BENDIGO apprentice plumber Jacobie Welsh is encouraging other women to enter male-dominated trades.
The 27-year-old spent nine years working in the animal industry before deciding to change careers.
Ms Welsh started with a pre-apprenticeship in plumbing at Bendigo TAFE in 2019, before moving into her full apprenticeship this year.
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"I was a little bit worried about how I would be taken by guys," Ms Welsh said. "But most of my friends are males, I get along with them a lot more, and I have a bit of a thick skin.
"It was more about getting babied. I didn't want them to go, oh she can't do it. I can do it, just be patient with me. That was the only concern I had.
"But coming in here, everyone has been super supportive. No one has made me feel like I can't do it because I'm a girl. If anything, they are more encouraging for you."
Ms Welsh is currently one of only two women in her course. Her teacher Grant Wee-Hee said it would be great to see more women take on plumbing apprenticeships.
"It's a trade that's very male-dominated but we find that the females that come through, they generally have something to prove - as in, I can do something that a male can do.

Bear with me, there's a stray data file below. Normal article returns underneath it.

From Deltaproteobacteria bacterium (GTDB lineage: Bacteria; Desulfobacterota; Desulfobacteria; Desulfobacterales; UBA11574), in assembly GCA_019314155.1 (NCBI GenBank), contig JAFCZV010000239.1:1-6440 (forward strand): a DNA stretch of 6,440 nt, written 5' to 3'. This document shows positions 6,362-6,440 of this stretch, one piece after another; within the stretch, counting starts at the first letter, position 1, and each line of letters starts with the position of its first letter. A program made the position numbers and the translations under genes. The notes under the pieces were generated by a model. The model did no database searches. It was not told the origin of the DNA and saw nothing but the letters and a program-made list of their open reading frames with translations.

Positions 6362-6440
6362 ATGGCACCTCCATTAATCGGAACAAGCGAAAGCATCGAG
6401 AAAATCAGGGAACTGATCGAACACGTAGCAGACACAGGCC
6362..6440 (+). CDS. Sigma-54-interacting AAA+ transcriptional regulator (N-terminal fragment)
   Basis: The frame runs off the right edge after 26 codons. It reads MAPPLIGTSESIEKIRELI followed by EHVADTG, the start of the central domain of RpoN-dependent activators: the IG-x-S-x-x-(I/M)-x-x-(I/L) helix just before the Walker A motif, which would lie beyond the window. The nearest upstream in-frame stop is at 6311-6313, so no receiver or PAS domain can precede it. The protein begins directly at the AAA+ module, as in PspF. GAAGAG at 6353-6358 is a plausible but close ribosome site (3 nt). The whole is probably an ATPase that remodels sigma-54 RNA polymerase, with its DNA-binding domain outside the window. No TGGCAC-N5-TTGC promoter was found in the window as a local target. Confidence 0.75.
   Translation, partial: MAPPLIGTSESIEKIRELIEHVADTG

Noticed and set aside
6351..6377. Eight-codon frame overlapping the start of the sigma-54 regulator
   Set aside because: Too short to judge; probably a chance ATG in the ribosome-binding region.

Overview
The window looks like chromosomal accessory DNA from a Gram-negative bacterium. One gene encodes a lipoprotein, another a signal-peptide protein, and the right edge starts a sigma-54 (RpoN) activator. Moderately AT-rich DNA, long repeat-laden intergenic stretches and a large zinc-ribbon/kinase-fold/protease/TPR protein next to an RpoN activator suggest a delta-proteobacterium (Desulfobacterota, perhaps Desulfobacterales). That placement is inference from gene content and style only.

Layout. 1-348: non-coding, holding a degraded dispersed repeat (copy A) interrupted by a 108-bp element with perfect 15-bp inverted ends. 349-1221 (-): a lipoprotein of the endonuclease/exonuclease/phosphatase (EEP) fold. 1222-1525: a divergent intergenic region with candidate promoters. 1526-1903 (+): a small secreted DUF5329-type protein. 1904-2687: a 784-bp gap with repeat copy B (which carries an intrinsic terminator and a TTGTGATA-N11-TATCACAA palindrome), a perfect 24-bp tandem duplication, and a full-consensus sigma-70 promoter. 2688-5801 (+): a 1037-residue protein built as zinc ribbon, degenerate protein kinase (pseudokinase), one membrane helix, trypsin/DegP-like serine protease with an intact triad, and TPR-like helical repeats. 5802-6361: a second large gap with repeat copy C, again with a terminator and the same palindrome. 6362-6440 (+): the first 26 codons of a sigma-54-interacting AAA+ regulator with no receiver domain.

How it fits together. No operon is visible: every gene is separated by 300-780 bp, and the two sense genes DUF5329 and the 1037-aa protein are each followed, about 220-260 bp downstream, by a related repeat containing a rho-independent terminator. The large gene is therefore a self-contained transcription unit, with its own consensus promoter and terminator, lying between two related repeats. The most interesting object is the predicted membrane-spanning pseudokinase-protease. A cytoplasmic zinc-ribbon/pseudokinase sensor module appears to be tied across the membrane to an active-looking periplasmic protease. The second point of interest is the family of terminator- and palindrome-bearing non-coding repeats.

"We generally find they are more diligent, they get their work done a lot quicker, and the handwriting is definitely neater."
Ms Welsh, who also had a seven-year-old son, encouraged other women to consider a trade at Bendigo TAFE.
"I encourage all of my female friends," she said. "They want to try and see that it's not that scary. If I can do it, anyone can do it."
Ms Welsh said the teachers at the institution - including Mr Wee-Hee - were excellent, especially in 2020.
"I appreciate everything they have done - all of the support and encouragement," she said.
"They didn't let it get on top of them. They didn't bring it into the classroom that they might have been stressed about what they had to do.
"They were very professional about it all which was reassuring for us students."
Mr Wee-Hee said it was nice for teachers to be recognised for their hard work, especially on October 30 or World Teachers Day.
"We're the silent achievers," he said. "We don't blow our own trumpets around here. It's the same as all of the teachers - we just go along and do our jobs.
"If we get recognition for it, that's fine. If we don't, it's just another day."
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